Western History & Genealogy Blog

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Community Tuesday: Ford-Warren Renovation Celebration

Ford-Warren Renovation
Ford-Warren Library
Warren Library
Warren Library interior

Please join the Creating Your Community team this Saturday at the Ford-Warren Library Renovation Celebration from 10-12pm.

We will be on hand to scan your photos and take your picture at a special Ford-Warren photo booth to be included in the Ford-Warren Community on the Creating Your Community website. Join us to celebrate Ford-Warren's renovations and new technology with activities, refreshments and remarks from Councilman Albus Brooks. 

 The Ford-Warren Library has a rich history. The original library built in 1913 was the first branch of the Denver Public Library to be opened. The building was built with money from the Andrew Carnegie Corporation and cost $20,000. Located on High Street and 34th Avenue, the library was named for Bishop Henry White Warren. Warren was a scholar, author and churchman in the Methodist Episcopal Church. The building was designed by Fisher and Fisher in the Italianate style and featured a frieze of colored marble and tiles with big pompleian vases and bronze embellishments.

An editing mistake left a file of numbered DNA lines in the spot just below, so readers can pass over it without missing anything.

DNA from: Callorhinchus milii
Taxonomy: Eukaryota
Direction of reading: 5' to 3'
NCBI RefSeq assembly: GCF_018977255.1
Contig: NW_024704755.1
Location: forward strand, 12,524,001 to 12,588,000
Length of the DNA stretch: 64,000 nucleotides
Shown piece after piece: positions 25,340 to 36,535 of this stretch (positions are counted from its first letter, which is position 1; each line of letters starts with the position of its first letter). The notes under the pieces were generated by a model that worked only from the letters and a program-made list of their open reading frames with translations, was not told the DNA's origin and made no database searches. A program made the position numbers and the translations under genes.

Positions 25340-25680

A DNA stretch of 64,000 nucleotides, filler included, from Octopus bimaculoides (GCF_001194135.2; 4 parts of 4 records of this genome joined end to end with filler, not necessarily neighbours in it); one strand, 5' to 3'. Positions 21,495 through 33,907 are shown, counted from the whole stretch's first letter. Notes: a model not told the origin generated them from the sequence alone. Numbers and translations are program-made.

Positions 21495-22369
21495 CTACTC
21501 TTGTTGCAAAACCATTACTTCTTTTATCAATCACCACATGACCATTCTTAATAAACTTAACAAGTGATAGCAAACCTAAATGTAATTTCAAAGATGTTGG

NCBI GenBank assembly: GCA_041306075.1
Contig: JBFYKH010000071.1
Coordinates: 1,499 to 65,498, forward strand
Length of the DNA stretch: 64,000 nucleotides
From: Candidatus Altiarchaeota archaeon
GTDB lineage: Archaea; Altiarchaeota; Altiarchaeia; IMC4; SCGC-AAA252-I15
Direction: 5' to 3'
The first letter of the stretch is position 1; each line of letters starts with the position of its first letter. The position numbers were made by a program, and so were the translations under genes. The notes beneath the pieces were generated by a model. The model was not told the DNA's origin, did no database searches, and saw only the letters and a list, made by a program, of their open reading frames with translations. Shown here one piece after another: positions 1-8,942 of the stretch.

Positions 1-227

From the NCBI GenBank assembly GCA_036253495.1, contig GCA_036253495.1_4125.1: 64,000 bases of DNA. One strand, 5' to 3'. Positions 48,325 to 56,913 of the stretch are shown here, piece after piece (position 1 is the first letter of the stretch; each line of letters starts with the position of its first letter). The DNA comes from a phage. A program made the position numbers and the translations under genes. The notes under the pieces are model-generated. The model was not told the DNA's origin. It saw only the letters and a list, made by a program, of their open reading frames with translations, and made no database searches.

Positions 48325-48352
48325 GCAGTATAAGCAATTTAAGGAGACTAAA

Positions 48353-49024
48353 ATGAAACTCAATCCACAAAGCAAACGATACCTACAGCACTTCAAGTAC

In 1972, it was becoming clear that the 59 year old library was  not meeting the needs of the growing community and had numerous maintenance problems. In September 1972, the voters of Denver approved a bond proposal to build a new library. On June 22, 1975 the Warren Branch closed its doors.

The new Ford-Warren Library opened on July 6, 1975 just six blocks from the Warren Library at 2825 High Street. In addition to Bishop Henry White Warren, the branch was named for Dr. Justina L. Ford, who was the first Black female physician in Colorado. The architects were Moore-Combs-Burch and the building is an example of the modernist style Brutalism.

In November 2007, Denver voters once again voted to support library renovations. We hope you can join us on Saturday to celebrate the new and improved Ford-Warren Library.


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